The advantage of buying a custom-made quilt from a cottage manufacturer is that you can personalize it with added features, higher quality/lighter weight insulation, or custom fabric colors. An increasing number of quilt makers also offer budget quilts made with a limited set of options that are much less expensive and often available immediately. These are a great option if you’re trying a backpacking quilt for the first time and overwhelmed by the customization choices available.
To facilitate hand quilting, colorfast quilting weight cotton fabrics (and occasionally light weight woolen fabrics) are used to cover the fronts and backs of Amish quilts. Fabrics are purchased off-the-shelf from fabric stores or distributors in small quantities usually no more than a bolt of a particular fabric at a time. Extra wide fabric is purchased to be used to cover the back of the quilt. It is traditional and not unusual to use somewhat rustic cotton muslin on quilt backs and, where appropriate, on the front of quilts. Both solid color fabrics and printed fabrics are used in Amish quilts.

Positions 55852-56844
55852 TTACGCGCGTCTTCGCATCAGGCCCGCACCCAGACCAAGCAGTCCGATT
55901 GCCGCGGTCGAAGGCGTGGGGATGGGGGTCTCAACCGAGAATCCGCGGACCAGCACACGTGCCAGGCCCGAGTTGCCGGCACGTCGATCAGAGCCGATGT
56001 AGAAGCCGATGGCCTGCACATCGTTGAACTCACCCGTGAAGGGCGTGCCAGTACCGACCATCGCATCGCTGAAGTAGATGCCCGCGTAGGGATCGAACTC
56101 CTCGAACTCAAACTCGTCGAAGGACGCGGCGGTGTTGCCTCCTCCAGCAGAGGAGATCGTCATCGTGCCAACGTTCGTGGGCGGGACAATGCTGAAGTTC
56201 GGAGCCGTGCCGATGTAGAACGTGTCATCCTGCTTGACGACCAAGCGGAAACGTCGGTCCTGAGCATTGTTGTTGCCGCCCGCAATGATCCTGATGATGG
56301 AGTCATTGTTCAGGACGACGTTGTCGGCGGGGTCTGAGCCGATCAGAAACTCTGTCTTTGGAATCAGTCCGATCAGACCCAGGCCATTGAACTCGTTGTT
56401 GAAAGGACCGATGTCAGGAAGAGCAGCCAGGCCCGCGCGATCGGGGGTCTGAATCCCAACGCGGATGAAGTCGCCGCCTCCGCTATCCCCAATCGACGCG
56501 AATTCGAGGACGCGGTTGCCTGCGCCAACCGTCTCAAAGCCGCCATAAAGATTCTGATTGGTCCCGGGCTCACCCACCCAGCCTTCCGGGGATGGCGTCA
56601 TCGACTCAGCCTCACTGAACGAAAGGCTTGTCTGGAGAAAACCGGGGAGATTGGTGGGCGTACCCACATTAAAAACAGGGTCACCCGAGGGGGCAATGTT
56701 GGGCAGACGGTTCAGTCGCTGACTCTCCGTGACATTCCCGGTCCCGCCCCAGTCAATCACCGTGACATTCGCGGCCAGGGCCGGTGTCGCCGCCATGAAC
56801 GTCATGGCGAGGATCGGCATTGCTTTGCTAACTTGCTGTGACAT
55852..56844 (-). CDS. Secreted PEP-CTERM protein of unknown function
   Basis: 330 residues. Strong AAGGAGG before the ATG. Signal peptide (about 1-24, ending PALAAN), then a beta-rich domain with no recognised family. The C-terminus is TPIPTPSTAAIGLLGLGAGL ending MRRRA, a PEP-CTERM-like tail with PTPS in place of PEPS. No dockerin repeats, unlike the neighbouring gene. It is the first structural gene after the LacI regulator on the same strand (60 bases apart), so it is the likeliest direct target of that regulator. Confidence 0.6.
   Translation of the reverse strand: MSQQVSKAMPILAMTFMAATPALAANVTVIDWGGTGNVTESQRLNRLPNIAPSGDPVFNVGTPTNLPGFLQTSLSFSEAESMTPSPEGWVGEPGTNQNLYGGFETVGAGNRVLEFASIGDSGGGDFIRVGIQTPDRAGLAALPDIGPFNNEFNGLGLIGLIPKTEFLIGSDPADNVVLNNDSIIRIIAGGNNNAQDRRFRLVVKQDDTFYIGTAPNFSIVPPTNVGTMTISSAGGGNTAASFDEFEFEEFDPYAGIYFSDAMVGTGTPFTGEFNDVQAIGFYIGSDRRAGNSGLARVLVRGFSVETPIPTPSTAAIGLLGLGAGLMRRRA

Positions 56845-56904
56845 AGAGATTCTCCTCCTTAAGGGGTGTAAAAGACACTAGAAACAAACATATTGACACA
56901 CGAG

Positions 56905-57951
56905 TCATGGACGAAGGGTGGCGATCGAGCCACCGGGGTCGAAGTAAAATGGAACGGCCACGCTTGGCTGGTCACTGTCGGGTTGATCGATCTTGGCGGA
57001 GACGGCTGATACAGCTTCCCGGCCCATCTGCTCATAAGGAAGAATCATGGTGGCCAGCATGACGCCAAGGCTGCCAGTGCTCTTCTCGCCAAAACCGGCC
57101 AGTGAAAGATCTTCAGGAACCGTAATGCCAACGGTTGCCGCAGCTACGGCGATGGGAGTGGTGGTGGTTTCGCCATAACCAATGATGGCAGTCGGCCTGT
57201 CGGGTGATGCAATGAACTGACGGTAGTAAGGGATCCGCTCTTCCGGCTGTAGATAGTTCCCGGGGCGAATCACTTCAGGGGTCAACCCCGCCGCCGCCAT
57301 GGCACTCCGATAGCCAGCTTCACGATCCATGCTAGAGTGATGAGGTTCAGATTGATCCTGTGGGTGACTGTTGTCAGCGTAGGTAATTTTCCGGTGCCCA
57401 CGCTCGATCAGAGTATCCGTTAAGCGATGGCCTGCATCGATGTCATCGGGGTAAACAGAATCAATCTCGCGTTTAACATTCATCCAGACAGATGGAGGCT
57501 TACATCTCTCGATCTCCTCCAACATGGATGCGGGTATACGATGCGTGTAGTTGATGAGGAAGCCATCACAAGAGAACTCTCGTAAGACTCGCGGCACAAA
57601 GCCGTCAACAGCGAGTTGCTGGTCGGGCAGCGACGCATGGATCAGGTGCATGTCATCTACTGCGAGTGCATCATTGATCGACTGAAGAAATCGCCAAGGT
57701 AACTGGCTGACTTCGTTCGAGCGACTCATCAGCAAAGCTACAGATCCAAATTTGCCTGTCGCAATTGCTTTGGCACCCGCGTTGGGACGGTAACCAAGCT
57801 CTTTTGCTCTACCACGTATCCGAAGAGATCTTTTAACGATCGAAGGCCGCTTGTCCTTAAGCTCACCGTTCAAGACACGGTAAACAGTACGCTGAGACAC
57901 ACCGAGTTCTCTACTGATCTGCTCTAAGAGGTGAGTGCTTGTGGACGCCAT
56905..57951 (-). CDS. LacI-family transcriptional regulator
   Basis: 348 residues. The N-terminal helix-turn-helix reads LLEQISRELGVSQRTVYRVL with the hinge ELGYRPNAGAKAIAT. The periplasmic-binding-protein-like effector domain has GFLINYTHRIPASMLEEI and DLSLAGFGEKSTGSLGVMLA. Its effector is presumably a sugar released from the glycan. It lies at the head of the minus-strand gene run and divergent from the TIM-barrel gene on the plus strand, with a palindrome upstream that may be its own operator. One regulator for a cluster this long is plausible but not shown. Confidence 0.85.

The Nemo Siren Down Ultralight quilt is with a weight of 540 grams even lighter than the Sea to Summit Ember EB III quilt, but on the other hand also less insulated – it has a lower limit rating of -1°C. The quilt has a super lightweight shell which is made of 10-denier ripstop nylon and treated with DWR in order to repel water rather than absorbing it. The insulation layer uses a high-grade 850-fill power down and thus provides great loft and warmth. The quilt has a lacing system on the underside so that you can easily attach it to a sleeping pad. Another great feature is the insulated collar which comes around your shoulders and prevents cold drafts. The quilt comes with a stuff sack and measures only 25 x 25 centimeters when packed.
I could take a roll of paper towels down to 17 degrees with additional clothing but it might negate the weight savings of my super ultralight sleep system. I’ve heard a lot of people had that same issue on the PCT that Cheese had with both the Zpacks and EE quilts. It would be nice if both of those companies rated their quilts accurately though so people wouldn’t waste their money on a 40 degree quilt when they think they’re getting a 20 degree quilt. Furthermore, you can always tell a Z-Packs Fan Boy by how defensive they get about their company.
Not a fan of these Z-Packs Fan Boys, as some people like to call them. I have no way to prove it, but I think Z-Packs pays people for favorable reviews/comments. The favorable comments above probably came from one guy with a bunch of different “user accounts.” I’ve struggled with wanting to buy a Z-Packs tent and backpack in the past because their reviews and low weights are super enticing but I don’t think their equipment is built to last. This is coming from someone who’s never owned Z-Packs gear so take that as you will.